WASHINGTON - A U.S. military report on deadly air strikes in Afghanistan calls for better training for air and ground forces to reduce civilian casualties that have undermined the counterinsurgency campaign, the Associated Press has learned.
The recommendation on training and a second one urging a review of the use of air support are among a half-dozen findings in an unreleased report on a May 4 bombing that was aimed at Taliban extremists but also killed dozens of Afghan civilians, two Defense Department officials said yesterday. They spoke on condition of anonymity because the report has not been made public.
A separate recommendation is to review aircraft used for air support that troops call in to back them up, officials said.
The report says that U.S. air and ground forces headed to Afghanistan should receive advance training in the kinds of scenarios they could face, including situations that have resulted in civilian deaths, one official said. The report suggests periodic refresher training throughout troops' tours of duty in the war zone, meaning that forces would get training early and often to reinforce battlefield tactics.
The Obama administration is sending 21,000 troops to Afghanistan to bolster the nearly eight-year-old campaign. That will bring the total foreign force there to about 68,000 Americans and 33,000 allied NATO forces by the end of the year.
Defense Secretary Robert M. Gates and other top military officials have said that reducing civilian deaths is crucial to winning Afghan support for American and coalition operations against the insurgents and boosting the population's support for the central government.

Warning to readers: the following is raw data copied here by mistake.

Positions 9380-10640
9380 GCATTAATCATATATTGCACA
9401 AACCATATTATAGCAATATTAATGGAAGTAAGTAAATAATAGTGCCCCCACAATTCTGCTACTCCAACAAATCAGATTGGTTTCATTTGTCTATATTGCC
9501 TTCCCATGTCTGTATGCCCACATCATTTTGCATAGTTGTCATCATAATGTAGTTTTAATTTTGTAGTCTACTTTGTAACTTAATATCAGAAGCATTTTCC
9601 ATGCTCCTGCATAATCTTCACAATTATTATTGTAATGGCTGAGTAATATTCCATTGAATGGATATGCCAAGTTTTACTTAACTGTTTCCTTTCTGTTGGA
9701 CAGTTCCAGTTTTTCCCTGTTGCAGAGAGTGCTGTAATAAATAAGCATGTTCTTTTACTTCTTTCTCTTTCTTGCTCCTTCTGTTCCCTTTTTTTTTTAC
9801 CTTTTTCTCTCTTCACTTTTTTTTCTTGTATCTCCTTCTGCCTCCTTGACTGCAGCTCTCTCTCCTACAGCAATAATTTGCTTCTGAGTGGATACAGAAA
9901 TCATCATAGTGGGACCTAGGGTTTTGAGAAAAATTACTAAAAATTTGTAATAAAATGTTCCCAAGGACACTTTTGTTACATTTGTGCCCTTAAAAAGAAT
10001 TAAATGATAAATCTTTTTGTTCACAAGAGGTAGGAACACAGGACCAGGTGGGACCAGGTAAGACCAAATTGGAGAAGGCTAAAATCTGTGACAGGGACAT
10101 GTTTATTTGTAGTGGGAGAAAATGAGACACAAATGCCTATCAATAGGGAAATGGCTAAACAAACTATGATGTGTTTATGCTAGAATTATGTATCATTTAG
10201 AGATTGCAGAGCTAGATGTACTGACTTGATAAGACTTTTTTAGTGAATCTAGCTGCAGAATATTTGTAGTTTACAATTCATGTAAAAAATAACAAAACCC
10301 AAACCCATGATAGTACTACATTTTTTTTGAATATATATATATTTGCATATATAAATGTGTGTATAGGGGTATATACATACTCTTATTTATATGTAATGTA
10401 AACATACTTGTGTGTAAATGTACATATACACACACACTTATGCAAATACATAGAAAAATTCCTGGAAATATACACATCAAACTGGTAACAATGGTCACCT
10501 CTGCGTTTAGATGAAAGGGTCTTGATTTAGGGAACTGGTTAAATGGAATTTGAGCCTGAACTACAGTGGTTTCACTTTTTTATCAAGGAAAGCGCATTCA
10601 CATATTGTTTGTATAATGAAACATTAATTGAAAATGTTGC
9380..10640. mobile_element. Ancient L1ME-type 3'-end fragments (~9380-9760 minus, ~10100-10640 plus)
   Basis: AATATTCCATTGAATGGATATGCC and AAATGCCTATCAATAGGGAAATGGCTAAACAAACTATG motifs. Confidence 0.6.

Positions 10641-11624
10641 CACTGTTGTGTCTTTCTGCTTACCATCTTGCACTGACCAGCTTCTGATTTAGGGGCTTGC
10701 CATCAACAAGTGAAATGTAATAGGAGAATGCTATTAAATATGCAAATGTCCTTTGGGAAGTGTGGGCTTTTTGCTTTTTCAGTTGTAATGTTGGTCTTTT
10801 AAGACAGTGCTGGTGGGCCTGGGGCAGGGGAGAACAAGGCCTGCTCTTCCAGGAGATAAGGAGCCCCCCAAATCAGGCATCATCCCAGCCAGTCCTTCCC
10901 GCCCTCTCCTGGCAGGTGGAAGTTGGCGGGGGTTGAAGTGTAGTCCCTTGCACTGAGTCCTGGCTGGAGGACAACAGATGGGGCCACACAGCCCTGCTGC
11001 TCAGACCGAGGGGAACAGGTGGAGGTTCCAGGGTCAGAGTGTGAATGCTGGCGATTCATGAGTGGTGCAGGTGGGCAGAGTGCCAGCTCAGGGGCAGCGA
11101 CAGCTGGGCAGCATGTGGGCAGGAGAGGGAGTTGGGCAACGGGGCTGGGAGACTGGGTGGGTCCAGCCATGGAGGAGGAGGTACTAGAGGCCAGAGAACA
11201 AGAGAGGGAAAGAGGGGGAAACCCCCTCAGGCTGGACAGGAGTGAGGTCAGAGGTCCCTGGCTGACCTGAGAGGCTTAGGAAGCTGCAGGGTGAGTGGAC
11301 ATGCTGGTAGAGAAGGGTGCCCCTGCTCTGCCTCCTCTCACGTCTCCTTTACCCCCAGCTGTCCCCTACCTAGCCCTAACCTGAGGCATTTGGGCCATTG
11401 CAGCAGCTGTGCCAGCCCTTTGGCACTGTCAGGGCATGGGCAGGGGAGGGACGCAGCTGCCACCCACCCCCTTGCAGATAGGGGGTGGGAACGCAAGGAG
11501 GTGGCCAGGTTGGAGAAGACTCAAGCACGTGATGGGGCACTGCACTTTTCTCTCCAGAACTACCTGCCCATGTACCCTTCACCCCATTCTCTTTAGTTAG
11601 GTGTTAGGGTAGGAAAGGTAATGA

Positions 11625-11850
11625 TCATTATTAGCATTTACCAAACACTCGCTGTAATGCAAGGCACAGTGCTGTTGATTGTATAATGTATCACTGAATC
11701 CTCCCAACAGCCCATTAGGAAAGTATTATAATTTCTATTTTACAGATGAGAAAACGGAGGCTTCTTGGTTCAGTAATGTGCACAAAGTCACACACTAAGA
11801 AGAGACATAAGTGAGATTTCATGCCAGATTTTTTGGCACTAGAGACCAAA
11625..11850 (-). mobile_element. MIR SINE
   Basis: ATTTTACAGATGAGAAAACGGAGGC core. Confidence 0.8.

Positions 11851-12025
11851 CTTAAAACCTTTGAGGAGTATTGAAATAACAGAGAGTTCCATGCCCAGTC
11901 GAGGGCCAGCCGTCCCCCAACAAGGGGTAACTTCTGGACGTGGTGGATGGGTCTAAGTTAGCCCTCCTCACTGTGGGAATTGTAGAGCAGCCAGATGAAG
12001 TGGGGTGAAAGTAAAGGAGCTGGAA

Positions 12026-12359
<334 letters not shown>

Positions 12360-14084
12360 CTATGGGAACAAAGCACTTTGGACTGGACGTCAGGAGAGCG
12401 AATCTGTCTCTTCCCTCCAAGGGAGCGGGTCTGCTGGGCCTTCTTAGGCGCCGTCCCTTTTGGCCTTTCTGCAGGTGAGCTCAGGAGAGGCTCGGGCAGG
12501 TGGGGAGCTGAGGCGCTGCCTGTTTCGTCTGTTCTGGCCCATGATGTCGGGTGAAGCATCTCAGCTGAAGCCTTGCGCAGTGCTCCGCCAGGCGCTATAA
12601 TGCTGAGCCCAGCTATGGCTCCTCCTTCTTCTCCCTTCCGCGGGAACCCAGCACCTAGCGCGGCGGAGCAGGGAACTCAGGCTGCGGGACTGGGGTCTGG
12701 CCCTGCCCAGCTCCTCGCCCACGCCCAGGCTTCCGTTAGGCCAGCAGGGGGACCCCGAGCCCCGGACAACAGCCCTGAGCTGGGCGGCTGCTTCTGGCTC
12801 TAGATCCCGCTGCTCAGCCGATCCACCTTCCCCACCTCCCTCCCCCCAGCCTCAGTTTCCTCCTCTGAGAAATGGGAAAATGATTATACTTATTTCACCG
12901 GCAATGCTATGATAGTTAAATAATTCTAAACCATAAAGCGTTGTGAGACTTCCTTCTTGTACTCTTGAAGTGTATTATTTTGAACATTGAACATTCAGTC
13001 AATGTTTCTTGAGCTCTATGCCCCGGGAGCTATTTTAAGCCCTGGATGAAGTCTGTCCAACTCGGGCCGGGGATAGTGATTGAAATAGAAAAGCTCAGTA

Canadian Brig. Gen. Richard Blanchette, a spokesman for NATO forces in Afghanistan, said the review would help international forces improve their operations.
"This will close the loop of what needs to be done to have the right kind of learning process," Blanchette said in an interview from Kabul.
Blanchette also said, as a number of commanders have, that some of the deaths in Afghanistan were the direct result of the insurgents' intentional practice of hiding among civilians. He said that using civilians as human shields was designed "to discredit the action of our forces," and making the jobs of young field commanders "very tough" when they have to call for close air support.
He declined to comment specifically on the report because it has not been released.
Afghan officials have said that 140 civilians were killed during the air strikes in Farah province. The report being prepared for release holds to earlier U.S. estimates of a lower death toll of about 30 civilians and 60 to 65 Taliban fighters. Officials acknowledged that a precise number might never be known because many victims were buried before the investigation started.